The last time I could really game passionately was my first two years of college, back when financial stability was some sort of a reality for me.  But between game prices, an all around overemphasis on (online) multiplayer and generally stagnant progress, gaming has essentially been kept on my back-burner.  But Bioshock Infinite just might be the next new release I purchase, the last one being Halo 4.  I’m a huge fan of the first Bioshock and the second, though I haven’t finished and not as good for what I’ve played, is still solid.  The previews for Infinite look terrific and hopefully the elevated location won’t compromise a lack of linearity for eye candy.

Grand Theft Auto V

Just going to come out and say it: I’m not a GTA fan.  I really like Saints Row, but GTA has never honestly struck that chord I wish it would.  The GTA games have always been games more of curiosity than complete and utter enjoyment to me.  So yes, the trailers and announcements for GTA V have me interested, but I want to know just how FUN the game will actually be.  GTA IV played and handled so sluggishly that it made entertainment more scarce than it needed to be.  I honestly got more fun out of seeing my character fly out of vehicles and get splatter than I did actually playing any of the missions.  Hopefully GTA V will have a more refined feel as opposed to being, well, GTA IV.

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Posted by on February 3, 2013 in Alcohol, Blog, Film, Movies, Music, videogames

 

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Kamelot: Silverthorn (2012) Review

Note: Review originally posted on Sputnikmusic: http://www.sputnikmusic.com/review/53053/Kamelot-Silverthorn/

Being a heavy metal musician probably isn’t the easiest job to deal with. While pop drivel dumpsters like Green Day get the psychotic pre-teen girls and bucks blazing everywhere, metalheads get stuck with gothic high school rejects and the occasional fund for a small supply of Jager or Budweiser. Take a few years of that into account and we can begin to see why Roy Khan took it easy and ditched his companions.

But Khanaholics can rest easy, for Tommy Karevik (Seventh Wonder) is here to provide an imitation which goes beyond a merely earnest effort. To the less discerning Kamelot fan–which is probably none of you–his performance on the new album, Silverthorn, could almost be called indistinguishable. Take “Sacrimony,” a prim and proper opener which builds to a combination of vocals with Elize Ryd and Alissa White-Gluz. As you can imagine, this does more than simply leave your ears hungry for more.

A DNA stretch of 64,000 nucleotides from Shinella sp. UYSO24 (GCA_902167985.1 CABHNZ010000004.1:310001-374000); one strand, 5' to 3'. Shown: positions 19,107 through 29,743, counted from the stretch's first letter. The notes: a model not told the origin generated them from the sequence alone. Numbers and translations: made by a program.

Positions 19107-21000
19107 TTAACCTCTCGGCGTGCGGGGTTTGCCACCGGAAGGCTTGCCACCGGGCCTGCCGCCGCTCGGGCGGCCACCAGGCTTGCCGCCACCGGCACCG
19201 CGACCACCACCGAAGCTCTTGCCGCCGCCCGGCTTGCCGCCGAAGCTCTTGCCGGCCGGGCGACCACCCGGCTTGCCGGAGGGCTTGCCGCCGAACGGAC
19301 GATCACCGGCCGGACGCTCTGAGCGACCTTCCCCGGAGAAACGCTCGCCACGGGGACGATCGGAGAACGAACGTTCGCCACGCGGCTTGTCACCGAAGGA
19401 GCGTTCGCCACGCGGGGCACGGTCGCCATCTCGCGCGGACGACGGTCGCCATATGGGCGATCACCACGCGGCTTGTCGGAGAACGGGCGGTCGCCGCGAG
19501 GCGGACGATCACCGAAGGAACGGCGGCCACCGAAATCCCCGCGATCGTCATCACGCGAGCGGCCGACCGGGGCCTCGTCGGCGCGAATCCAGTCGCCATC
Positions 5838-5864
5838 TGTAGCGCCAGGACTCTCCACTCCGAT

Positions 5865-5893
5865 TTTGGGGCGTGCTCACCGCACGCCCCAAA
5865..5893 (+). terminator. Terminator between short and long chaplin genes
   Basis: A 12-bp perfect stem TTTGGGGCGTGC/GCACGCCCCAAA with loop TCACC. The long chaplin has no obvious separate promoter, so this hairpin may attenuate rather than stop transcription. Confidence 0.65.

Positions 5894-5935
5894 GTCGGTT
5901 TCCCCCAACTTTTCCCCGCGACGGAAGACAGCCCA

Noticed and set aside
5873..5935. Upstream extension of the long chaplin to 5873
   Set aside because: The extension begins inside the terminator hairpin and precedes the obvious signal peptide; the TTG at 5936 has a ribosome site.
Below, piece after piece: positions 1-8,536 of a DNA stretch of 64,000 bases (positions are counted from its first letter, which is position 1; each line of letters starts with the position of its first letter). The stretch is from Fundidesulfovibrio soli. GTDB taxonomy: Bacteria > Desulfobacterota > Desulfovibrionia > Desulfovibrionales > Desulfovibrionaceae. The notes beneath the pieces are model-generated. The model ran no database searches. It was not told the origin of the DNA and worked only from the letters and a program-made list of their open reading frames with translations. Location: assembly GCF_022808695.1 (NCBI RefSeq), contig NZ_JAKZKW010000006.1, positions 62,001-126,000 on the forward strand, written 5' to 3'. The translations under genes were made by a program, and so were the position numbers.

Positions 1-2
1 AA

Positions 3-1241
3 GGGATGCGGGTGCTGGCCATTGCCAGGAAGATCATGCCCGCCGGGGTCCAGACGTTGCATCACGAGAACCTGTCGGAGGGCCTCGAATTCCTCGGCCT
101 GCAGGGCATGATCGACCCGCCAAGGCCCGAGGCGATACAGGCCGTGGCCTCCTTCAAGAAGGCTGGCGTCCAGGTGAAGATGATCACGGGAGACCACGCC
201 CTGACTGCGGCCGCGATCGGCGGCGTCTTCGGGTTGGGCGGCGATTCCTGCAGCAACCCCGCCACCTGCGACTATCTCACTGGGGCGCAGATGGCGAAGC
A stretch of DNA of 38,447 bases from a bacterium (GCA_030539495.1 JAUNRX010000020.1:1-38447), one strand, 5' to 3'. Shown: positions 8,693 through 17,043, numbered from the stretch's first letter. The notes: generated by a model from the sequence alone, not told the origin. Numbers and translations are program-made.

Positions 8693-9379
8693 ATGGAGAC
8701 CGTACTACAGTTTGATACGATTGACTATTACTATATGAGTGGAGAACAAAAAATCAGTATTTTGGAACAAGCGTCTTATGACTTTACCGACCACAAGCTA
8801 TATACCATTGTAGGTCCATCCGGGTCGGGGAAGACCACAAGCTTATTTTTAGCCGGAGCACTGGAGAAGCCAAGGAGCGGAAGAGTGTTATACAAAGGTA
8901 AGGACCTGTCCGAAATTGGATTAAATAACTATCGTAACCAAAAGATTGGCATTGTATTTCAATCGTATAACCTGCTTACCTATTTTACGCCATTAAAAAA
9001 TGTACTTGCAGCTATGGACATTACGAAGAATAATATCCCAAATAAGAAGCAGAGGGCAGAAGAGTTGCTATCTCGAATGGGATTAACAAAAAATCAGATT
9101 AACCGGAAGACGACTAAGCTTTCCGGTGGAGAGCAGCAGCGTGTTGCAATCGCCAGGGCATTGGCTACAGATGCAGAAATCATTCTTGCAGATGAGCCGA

If sweat hasn’t begun building around your palms yet, then the news that Silverthorn is a bit of a return to form should do the trick. While no one was about to walk the plank after the transition from The Black Halo to Ghost Opera, the reassurance we finally have another fun Kamelot album should help quell your apprehensions. In fact, those are the exact two Kamelot albums to stick this one in-between to get a gist of its sound. “Torn” is an ideal case-in-point, featuring a catchy chorus that will have your whistling and humming tendencies on repeat in no time.

Wholesome and pleasing to the senses, Silverthorn certainly seems like the perfect alternative to one’s drug of choice. Alas, much like Jada Pinkett Smith’s career, not everything is up to par here. Stretches of the album (see “Ashes to Ashes”) encompass a few filler tendencies and prove to be less memorable than Gingerbread Oreos. Meanwhile, the beginning of “My Confession” sounds creepily akin to one of those terrible techno songs you download after trying ecstasy. At least the song is easier to pass up on than some foreign substance. It’s also odd to hear the otherwise great “Veritas” end in such a way that you might as well transition from Kamelot to Alestorm. Just think about that for one moment.

What’s more is we don’t get any true classics here. Unfortunately, this has to be tossed in the group recently headlined by Time I; it’s comprised of enjoyable material that just can’t quite hit that “oh, hell yeah” vibe, even with a great epic track. Underwhelming reality aside, the key word to remember here is “enjoyable.” This is hardly a remarkable record, aside from Tommy’s eargasm performance. But it’d be cruel to put this in the “bad” category since the album does a lot of things right, most of which are even more essential for a Kamelot release.

Silverthorn might not get your gears going at first, but it’s one you can return to again and again while nodding and smiling most of the time. The ultimate highs of its greater predecessors aren’t matched, but it at least mimics the returnable, feel-good effect you’re looking to experience. You know, just like that certain friend who didn’t quite make the magazine call but still puts the moves on you in bed.

 
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Posted by on November 3, 2012 in Album Review, Blog, Music, Review